Less Than 25% of California Schools Have Librarians

Less than 1 out of 4 California schools have full-time credentialed librarians, according to the state Department of Education (See San Francisco Chronicle, 1/2/12). There are only about 900 school librarians in the state, down roughly 20% from two years ago. Many schools have cut librarians entirely, while others have hired them part-time or are sharing them with one or more other schools. Some have put non-credentialed staff or parents at the front desk and one school has even hired students to staff its library.

While anyone can run a book through a bar code device, credentialed librarians are trained to teach students research techniques, deliver curricula, and instill a love of books and reading. Credentialed school librarians can help teachers develop lesson plans and research projects and teach students how to use databases, properly cite sources, and explain copyright laws. Some studies have found a correlation between having full-time credentialed librarians and student achievement.

Modern School
http://modeducation.blogspot.com/2012/01/less-than-25-of-california-schools-have.html
Posted by Modern School | Mon Jan 2, 2012, 08:53 PM (1 replies)

Too Much Evolution For KY Superintendent

Evolution, is fine, just like junk food, so long as we aren’t giving our kids too much of it, suggests Ricky Line, superintendent of Hart County Schools in Kentucky. Line wrote to the Kentucky Board of Education to complain about the overemphasis on evolution in the schools.

The Panda’s Thumb blog paraphrased his letter to the school board:
“I have a deep concern about the increased emphasis on the evolution content required in the new End-of-Course Blueprint. After carefully reviewing the Blueprint, I find the increase is substantial and alarming .…
I have a very difficult time believing that we have come to a point in education that we are teaching evolution, not the theory of evolution, as a factual occurrence, while totally omitting the creation story by a God who is bigger than all of us. I do not believe in macroevolution, and I do believe in creation by our God. …
I take no issue with the teaching of microevolution, the documented proof that a species changes over time, just as humans are taller on the average than they were 50 years ago. I also take no issue with macroevolution being taught as a theory.

Fortunately for the integrity of science education in Kentucky, the Commissioner of the Kentucky Board of Education, Terry Holliday, wrote back to Line explaining that he was misusing the word “theory” to mean “guess” or “hypothesis,” and that both macro- and micro-evolution are well-established scientific principles, supported by ample evidence, and necessary concepts for their students to master if they hope to be college-ready.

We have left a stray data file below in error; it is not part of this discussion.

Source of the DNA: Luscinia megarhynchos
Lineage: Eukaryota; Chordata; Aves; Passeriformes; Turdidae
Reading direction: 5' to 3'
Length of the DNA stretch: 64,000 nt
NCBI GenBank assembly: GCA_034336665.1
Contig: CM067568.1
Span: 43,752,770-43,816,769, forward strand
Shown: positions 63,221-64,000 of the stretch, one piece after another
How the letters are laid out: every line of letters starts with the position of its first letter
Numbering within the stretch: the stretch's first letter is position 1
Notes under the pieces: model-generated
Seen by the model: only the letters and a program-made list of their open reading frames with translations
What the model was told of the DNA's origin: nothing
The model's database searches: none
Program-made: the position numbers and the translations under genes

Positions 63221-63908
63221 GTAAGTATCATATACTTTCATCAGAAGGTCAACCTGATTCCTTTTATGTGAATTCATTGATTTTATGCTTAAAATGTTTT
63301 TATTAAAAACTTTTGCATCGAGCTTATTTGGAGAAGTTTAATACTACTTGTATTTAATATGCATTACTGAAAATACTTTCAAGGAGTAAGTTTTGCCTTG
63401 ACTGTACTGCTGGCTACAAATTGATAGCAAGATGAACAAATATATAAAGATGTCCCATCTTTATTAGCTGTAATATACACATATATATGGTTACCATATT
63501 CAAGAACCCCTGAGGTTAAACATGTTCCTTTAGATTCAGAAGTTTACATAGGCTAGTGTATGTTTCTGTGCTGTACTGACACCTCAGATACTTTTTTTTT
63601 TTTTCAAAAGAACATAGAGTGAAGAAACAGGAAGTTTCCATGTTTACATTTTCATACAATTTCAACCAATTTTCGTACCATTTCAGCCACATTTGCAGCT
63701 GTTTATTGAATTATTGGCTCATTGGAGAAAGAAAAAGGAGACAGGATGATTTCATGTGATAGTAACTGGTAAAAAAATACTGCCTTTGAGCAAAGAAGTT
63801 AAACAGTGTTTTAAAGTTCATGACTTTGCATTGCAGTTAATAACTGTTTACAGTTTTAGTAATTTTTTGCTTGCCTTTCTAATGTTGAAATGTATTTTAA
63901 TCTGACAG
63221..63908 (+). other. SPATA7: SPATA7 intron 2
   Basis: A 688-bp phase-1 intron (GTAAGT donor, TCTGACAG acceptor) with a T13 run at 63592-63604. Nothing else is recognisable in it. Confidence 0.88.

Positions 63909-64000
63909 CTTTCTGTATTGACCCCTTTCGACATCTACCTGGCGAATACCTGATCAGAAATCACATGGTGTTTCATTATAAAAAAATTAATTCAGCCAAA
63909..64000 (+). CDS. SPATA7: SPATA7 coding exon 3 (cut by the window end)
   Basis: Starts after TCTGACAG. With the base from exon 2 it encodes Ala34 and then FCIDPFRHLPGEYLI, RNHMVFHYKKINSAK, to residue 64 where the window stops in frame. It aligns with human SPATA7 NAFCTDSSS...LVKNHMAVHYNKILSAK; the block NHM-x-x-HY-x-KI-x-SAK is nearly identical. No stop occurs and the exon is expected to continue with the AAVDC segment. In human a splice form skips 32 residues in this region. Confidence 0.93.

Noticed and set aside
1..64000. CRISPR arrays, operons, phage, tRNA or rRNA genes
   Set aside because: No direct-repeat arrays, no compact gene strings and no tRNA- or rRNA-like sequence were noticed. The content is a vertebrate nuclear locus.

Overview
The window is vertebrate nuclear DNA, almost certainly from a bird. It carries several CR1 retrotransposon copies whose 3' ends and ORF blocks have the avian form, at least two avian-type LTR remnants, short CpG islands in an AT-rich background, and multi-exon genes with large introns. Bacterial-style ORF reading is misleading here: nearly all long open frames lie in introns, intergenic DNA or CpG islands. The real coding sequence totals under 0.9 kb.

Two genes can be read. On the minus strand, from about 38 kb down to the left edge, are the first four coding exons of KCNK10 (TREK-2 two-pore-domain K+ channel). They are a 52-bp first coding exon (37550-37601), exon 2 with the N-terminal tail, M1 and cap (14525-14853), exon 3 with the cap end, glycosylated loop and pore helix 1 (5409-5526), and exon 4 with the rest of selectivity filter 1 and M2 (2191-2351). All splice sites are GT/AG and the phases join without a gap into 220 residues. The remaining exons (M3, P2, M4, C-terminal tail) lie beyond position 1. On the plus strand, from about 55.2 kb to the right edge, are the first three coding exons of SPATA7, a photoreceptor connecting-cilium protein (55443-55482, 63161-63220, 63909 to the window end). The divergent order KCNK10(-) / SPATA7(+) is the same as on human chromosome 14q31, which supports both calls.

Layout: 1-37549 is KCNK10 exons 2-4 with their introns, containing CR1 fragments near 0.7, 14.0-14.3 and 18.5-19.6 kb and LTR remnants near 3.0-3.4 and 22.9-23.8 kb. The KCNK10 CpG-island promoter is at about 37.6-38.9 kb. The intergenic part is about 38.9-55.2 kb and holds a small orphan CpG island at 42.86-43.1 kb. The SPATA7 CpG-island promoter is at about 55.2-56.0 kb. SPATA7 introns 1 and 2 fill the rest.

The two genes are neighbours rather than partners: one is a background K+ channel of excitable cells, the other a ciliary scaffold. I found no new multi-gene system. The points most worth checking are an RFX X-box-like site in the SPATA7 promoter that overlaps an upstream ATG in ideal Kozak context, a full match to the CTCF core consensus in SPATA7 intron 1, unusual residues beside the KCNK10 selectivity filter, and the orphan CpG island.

Unfortunately for the children of Hart County, Ricky Line continues to assert that macroevolution wasn’t supported by evidence and that creationism was true (though he failed to provide any evidence for this truth).

Modern School
http://modeducation.blogspot.com/2011/12/too-much-evolution-for-ky.html
Posted by Modern School | Wed Dec 28, 2011, 05:12 PM (9 replies)

Too Much Evolution For KY Superintendent

Evolution, is fine, just like junk food, so long as we aren’t giving our kids too much of it, suggests Ricky Line, superintendent of Hart County Schools in Kentucky. Line wrote to the Kentucky Board of Education to complain about the overemphasis on evolution in the schools.

The Panda’s Thumb blog paraphrased his letter to the school board:
“I have a deep concern about the increased emphasis on the evolution content required in the new End-of-Course Blueprint. After carefully reviewing the Blueprint, I find the increase is substantial and alarming .…
I have a very difficult time believing that we have come to a point in education that we are teaching evolution, not the theory of evolution, as a factual occurrence, while totally omitting the creation story by a God who is bigger than all of us. I do not believe in macroevolution, and I do believe in creation by our God. …
I take no issue with the teaching of microevolution, the documented proof that a species changes over time, just as humans are taller on the average than they were 50 years ago. I also take no issue with macroevolution being taught as a theory.